John Fortuno has a thing for the Chrysler 300. He’s spent years tweaking his own to get just the right stance and presence, and I have to give him props on the end result. Unlike so many pimptastic Chrysler 300s, Fortuno’s ride is tastefully understated. I’m not liking the Lambo doors, but aside from that it’s one of the few tuned 300s that I’d actually want to drive (and be seen in). Fortuno’s got some fans in Michigan, and they invited him up to tour their design studio and give feedback to the stylists. Their name? Chrysler Corporation. Video below.
It was be easy to write this off as corporate pablum, designed to anesthetize the public into thinking that they have a say in car design. Twenty years ago, that probably would have been the case; based on what I’ve seen with Chrysler Group, LLC of late, that’s no longer true. I’ll bet that Chrysler’s designers were taking notes when they met with Fortuno, and I’ll bet that he’s not the only tuner that Chrysler brought in. Their designers still have final say on what the cars look like, but it’s refreshing to see a company that solicits outside input (and takes it seriously).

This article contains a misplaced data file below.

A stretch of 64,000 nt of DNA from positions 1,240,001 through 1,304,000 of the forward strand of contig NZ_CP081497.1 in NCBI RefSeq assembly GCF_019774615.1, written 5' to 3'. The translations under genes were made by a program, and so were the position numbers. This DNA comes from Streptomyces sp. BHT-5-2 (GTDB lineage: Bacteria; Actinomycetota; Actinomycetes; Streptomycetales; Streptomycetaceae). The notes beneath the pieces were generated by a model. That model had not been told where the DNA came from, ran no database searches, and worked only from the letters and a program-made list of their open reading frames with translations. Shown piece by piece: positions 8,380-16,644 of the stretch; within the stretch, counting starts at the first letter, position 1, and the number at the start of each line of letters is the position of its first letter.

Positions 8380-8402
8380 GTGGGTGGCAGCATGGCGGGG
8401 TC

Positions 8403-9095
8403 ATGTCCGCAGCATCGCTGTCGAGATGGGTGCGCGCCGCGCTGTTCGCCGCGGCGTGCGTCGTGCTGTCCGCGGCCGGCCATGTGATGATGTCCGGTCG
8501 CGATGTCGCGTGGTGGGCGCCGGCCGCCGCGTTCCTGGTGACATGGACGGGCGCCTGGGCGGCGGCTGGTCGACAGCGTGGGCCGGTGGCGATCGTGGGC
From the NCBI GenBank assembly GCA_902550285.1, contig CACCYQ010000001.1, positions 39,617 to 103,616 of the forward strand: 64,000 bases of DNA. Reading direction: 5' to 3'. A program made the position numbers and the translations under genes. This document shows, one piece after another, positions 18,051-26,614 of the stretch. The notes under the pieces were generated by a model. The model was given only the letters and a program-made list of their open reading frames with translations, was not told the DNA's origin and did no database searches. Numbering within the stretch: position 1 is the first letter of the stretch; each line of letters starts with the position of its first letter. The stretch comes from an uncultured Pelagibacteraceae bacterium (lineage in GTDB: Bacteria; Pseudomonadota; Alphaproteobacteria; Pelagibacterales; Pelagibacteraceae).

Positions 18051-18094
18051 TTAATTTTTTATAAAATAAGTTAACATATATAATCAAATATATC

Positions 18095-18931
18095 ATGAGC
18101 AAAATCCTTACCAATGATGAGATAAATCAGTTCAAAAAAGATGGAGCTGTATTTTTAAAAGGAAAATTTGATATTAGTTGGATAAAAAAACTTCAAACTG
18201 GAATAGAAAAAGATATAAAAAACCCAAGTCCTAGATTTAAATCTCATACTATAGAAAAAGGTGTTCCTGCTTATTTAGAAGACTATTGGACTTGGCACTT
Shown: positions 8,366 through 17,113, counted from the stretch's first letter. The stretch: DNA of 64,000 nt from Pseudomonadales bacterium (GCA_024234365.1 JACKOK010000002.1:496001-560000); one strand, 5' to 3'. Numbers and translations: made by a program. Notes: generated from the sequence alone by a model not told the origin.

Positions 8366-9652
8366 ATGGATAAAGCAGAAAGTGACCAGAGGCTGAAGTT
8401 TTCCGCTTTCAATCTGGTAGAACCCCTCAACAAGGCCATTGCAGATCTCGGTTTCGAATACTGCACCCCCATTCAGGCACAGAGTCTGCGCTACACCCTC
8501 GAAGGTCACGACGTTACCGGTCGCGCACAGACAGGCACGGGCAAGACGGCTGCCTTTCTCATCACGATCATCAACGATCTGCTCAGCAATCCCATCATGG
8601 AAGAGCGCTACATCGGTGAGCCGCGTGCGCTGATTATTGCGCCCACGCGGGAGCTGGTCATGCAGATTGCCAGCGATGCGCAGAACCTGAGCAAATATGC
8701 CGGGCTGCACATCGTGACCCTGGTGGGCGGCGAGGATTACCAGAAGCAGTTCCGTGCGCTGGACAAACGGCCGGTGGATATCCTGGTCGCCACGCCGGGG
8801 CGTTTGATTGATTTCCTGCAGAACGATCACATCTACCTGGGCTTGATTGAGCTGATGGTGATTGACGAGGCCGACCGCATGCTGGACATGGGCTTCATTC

Ford has been the golden child of Detroit lately, and they seem to have hit on just the right mix of product at just the right time. It’s been easy to ignore Chrysler, since they’ve historically lagged behind GM and Ford in sales. Their product quality in recent years has been less than admirable, which hasn’t helped them attract or retain customers. That said, I’ve seen the biggest change of all at Chrysler in the past year, and I really think the “bad old days” are behind them. Look for better content, better styling and improved product quality from all of the Chrysler Group companies, and ignore them at your own risk.